As you can see, the stolen base success rate varied tremendously over time. The variation here is far more than the variation in the break-even rate. Hence it would make sense that teams would steal more bases today than in the past. Certainly there is more stealing in the modern 1974-2009 era, than there was between 1930-1973. However, the odd scenario is the deadball era and the 1920's, where stealing was still prevalent, despite abysmal success rates. In the 1920's stealing was about as lucrative as it is today, but with about a 55% success rate vs. a 73% success rate. Nevertheless, stealing was a common tactic.
Looking at the data as a whole, there's not a lot of rhyme or reason about why some eras are high stolen base eras and others are not. The rate of stolen base tends to go up and down without any real correlation between rate of success or strategic value. Part of the problem seems to come from the fact that homeruns seem to be the biggest determinant of whether teams steal or not.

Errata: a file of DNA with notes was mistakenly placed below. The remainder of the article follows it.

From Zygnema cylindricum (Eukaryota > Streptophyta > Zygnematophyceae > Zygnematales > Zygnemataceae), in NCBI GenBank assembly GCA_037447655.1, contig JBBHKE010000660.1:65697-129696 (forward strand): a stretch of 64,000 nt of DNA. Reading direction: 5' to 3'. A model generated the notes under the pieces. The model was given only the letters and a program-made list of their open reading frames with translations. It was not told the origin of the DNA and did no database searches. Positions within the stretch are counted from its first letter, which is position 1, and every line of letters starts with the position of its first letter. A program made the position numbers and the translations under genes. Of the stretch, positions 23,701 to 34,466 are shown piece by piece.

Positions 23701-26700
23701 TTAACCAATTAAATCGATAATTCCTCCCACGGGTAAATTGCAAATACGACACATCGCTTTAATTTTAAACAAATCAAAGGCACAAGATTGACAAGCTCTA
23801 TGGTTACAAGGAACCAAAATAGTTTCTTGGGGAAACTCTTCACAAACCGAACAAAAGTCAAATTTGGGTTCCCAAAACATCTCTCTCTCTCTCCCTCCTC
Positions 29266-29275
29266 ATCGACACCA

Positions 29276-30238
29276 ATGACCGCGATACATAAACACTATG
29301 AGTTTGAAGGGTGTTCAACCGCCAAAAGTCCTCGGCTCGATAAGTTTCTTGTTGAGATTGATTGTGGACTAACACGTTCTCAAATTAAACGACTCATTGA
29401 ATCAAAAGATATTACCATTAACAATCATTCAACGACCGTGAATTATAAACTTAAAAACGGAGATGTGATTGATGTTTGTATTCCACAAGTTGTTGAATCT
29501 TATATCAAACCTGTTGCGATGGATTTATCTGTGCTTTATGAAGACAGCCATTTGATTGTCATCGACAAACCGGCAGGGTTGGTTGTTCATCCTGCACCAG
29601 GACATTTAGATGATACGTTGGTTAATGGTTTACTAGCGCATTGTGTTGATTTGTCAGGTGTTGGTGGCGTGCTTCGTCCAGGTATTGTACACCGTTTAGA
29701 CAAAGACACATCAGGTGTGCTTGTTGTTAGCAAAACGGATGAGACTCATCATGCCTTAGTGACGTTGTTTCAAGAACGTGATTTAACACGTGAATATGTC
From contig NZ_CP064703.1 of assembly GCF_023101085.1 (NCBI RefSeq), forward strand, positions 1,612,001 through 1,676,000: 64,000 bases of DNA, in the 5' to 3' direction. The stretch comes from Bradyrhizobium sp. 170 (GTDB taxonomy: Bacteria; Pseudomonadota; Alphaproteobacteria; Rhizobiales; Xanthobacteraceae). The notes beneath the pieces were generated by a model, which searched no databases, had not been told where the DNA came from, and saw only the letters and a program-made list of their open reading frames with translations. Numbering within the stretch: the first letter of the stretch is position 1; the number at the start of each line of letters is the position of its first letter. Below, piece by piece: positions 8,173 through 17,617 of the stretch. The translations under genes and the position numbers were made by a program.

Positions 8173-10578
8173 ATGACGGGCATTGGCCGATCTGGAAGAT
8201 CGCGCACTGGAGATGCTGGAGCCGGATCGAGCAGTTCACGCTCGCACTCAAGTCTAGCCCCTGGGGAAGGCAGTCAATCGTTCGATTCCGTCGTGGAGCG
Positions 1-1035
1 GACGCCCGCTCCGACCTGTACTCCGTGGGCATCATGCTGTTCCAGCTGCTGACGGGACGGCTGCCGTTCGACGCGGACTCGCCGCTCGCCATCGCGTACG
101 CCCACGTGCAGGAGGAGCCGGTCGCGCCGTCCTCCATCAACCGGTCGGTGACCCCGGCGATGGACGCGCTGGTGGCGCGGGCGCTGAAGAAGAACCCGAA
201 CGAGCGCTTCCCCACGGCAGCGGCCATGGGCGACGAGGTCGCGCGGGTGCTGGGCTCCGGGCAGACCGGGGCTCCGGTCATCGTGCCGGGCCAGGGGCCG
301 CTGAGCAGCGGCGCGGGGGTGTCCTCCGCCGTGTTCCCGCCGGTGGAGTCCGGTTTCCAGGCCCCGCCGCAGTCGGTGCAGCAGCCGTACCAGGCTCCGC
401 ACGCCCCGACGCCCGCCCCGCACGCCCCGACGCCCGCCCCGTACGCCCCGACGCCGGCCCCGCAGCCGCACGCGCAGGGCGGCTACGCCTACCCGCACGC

However, home runs don't have a major impact on the breakeven rate. Using today's data, I kept the number of runs constant but doubled the number of homers. The breakeven point went up, but slightly (from 81.0 to 82.9). Similarly I brought the number of home runs down to zero (keeping scoring constant), and the breakeven point again changed very slightly (from 81.0 to 80.5). With the breakeven point barely moving despite dramatic differences in homerun rate, using homers or lack of homers to justify base-stealing strategy isn't a good move. However, I have a feeling that if home runs dropped precipitously today, teams would begin to employ vastly more basestealing - likely an irrational move. More important to a team's strategy is the run-scoring environment, no matter how the runs are scored.
In conclusion, baseball teams have behaved irrationally with their base-stealing strategies through history. It seems that steals have been a function of homers, or simply fashion, and not based on the actual value of the steal. But did you really expect John McGraw to have read the Hidden Game of Baseball?